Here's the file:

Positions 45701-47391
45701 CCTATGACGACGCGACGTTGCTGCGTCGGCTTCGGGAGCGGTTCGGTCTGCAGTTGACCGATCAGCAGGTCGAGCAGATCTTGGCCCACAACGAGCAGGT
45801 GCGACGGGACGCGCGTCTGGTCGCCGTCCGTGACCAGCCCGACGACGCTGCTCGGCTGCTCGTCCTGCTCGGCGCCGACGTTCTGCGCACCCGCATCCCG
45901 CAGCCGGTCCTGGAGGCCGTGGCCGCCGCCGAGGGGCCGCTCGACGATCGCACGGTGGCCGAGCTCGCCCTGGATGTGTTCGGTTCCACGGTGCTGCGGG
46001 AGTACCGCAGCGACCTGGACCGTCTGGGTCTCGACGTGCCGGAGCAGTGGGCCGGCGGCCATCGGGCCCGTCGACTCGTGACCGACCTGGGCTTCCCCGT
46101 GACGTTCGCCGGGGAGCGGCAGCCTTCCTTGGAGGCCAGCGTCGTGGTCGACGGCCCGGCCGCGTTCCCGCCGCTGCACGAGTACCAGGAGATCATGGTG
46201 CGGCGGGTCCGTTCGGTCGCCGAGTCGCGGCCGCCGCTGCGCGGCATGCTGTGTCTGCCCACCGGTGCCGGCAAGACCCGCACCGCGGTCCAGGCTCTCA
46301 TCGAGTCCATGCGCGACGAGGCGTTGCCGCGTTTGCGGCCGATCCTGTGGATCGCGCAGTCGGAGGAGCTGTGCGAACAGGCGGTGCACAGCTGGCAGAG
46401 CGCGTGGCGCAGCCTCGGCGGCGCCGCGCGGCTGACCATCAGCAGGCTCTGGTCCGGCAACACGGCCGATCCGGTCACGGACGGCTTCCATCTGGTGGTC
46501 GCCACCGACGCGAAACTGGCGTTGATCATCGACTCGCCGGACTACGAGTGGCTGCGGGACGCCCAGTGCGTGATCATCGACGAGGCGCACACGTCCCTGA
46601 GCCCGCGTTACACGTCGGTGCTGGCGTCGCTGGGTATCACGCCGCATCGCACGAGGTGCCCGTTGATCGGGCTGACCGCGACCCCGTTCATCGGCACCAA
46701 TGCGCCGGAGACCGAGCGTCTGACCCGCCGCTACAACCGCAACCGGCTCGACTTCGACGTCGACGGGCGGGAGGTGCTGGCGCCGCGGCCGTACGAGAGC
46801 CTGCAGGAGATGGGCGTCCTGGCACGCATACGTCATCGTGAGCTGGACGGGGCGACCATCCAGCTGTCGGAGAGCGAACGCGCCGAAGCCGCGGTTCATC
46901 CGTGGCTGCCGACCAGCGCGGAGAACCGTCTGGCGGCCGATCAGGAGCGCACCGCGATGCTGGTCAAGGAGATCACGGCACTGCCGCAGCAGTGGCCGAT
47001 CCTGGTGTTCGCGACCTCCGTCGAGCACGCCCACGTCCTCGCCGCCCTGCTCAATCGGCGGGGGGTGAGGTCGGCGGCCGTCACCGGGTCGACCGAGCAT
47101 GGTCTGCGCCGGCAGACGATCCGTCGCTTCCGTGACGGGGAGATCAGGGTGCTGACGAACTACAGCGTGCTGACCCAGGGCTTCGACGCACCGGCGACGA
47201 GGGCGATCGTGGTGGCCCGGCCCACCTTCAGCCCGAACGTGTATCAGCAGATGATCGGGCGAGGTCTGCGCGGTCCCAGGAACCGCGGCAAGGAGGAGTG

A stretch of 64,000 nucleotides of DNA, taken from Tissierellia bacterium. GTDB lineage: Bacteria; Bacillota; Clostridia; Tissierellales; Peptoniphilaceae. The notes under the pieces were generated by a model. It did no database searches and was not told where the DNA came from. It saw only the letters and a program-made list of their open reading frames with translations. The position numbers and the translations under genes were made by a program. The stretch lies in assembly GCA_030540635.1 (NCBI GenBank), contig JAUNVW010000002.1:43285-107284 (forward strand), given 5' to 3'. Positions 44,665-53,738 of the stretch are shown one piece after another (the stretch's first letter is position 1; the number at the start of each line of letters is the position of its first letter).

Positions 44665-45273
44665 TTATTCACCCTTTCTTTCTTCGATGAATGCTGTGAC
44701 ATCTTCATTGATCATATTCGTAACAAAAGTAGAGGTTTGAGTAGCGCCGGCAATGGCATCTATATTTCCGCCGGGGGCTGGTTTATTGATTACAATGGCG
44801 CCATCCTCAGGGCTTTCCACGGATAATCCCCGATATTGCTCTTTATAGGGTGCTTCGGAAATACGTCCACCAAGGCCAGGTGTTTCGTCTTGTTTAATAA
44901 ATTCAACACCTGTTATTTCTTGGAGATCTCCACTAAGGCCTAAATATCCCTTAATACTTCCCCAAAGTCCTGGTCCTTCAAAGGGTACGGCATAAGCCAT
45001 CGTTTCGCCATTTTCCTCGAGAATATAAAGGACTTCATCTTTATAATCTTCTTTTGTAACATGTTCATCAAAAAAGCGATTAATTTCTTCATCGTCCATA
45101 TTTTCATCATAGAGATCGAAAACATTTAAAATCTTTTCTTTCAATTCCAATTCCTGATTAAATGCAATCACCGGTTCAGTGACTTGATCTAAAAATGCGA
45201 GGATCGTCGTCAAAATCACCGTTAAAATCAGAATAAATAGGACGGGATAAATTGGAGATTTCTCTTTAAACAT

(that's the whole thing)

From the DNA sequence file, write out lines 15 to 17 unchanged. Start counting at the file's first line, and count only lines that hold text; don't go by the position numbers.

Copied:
47001 CCTGGTGTTCGCGACCTCCGTCGAGCACGCCCACGTCCTCGCCGCCCTGCTCAATCGGCGGGGGGTGAGGTCGGCGGCCGTCACCGGGTCGACCGAGCAT
47101 GGTCTGCGCCGGCAGACGATCCGTCGCTTCCGTGACGGGGAGATCAGGGTGCTGACGAACTACAGCGTGCTGACCCAGGGCTTCGACGCACCGGCGACGA
47201 GGGCGATCGTGGTGGCCCGGCCCACCTTCAGCCCGAACGTGTATCAGCAGATGATCGGGCGAGGTCTGCGCGGTCCCAGGAACCGCGGCAAGGAGGAGTG